Depression is one of the most prevalent illnesses among elders. However, while it is one of the most treatable illnesses, depression is often the most neglected. It is well documented that depression leads to suicide. With the suicide rate among elders the highest of all age groups, it is imperative that health care providers become aware of the risk of depression among diabetic elders. Elders are at risk for depression with advancing age, loss of previous good health, and social interaction. The purpose of this nonexperimental, descriptive study is to compare depression levels in diabetic elders with controlled and uncontrolled blood glucose levels. The theoretical framework of the Neuman Systems Model (Neuman, 1982) will be used to guide the study. Neuman views man as adjusting to stress in the internal and external environment. Illness is viewed as a stressor to man. Several studies were reviewed on depression and chronic illnesses, but no studies were found that explored depression, specifically with diabetes. The hypothesis that will be tested is there is no difference in the level of depression in diabetic elders with controlled and uncontrolled blood glucose levels. Forty elders from four counties in NortheastMississippi, who are enrolled in a home health program, will comprise the sample group. The participants were administered the depression inventory in their own homes. An audit was done on the home health charts of each participant to obtain blood glucose levels for a 6-month period. The blood glucose levels will qualify the client as either a controlled or uncontrolled diabetic. The Beck Depression Inventory will be utilized to determine levels of depression. A t test was used to analyze the difference in the mean scores of the Beck Depression Inventory in the controlled and uncontrolled diabetic groups.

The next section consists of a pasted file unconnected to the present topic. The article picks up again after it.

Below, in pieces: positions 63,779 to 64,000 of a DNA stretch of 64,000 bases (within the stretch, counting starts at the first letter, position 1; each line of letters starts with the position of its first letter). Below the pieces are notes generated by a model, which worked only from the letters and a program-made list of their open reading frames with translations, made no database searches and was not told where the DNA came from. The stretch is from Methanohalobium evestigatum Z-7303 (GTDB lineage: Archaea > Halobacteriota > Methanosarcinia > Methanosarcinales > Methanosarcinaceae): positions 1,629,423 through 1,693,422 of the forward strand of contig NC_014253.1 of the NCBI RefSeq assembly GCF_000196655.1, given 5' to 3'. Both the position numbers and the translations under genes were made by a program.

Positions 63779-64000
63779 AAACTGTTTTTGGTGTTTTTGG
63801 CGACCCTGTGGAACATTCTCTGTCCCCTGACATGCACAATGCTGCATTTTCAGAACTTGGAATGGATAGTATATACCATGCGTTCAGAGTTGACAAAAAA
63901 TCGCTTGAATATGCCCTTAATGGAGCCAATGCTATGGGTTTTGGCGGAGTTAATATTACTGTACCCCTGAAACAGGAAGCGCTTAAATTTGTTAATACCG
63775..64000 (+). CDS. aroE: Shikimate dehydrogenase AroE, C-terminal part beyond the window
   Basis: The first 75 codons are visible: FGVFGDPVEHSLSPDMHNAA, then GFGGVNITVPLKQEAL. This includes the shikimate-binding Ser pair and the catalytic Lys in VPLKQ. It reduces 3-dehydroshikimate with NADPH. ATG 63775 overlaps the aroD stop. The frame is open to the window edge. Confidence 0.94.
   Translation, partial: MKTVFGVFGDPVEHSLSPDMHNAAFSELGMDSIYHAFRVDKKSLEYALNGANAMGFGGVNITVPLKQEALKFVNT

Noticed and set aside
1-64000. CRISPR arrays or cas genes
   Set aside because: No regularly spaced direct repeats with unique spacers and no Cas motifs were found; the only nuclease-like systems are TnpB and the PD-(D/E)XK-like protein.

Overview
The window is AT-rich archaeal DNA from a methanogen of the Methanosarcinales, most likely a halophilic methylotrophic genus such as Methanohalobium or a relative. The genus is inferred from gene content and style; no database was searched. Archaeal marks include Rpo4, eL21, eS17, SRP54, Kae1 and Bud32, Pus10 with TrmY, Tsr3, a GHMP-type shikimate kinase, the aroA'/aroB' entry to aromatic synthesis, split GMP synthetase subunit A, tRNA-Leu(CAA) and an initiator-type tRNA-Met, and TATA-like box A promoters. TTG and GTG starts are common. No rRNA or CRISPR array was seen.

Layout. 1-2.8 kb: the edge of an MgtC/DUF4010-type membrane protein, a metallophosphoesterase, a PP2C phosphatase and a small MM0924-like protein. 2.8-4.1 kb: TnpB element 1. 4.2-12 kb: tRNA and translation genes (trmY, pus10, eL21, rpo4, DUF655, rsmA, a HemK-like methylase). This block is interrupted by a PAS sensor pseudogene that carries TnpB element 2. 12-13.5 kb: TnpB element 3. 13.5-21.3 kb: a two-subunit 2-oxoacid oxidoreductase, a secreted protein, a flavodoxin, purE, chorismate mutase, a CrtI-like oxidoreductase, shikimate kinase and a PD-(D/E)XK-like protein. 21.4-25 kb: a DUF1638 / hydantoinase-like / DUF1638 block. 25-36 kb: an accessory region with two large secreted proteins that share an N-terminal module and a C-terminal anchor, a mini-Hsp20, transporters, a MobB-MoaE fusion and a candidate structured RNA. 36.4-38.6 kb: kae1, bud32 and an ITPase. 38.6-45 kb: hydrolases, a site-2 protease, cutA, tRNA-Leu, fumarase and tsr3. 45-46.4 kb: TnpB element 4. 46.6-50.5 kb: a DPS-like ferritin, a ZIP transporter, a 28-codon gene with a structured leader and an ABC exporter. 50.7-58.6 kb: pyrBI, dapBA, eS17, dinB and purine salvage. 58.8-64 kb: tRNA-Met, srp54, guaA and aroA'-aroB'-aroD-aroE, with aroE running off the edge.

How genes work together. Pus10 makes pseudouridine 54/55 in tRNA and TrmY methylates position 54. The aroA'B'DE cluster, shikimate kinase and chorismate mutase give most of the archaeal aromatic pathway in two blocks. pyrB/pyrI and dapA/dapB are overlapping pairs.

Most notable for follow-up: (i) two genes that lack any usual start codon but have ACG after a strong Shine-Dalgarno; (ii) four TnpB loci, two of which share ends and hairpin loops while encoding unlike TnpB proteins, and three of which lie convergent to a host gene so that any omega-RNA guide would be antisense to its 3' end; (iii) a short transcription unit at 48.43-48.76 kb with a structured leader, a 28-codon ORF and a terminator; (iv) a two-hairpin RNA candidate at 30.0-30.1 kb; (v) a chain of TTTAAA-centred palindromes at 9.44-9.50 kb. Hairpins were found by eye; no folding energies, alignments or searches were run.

Master of Science in Nursing (MSN)


Graduate Nursing

Degree Date


Publication Number


First Advisor

Lynn Chilton

Second Advisor

Suzanne Bennett

Third Advisor

Melinda Rush

Document Type


Included in

Nursing Commons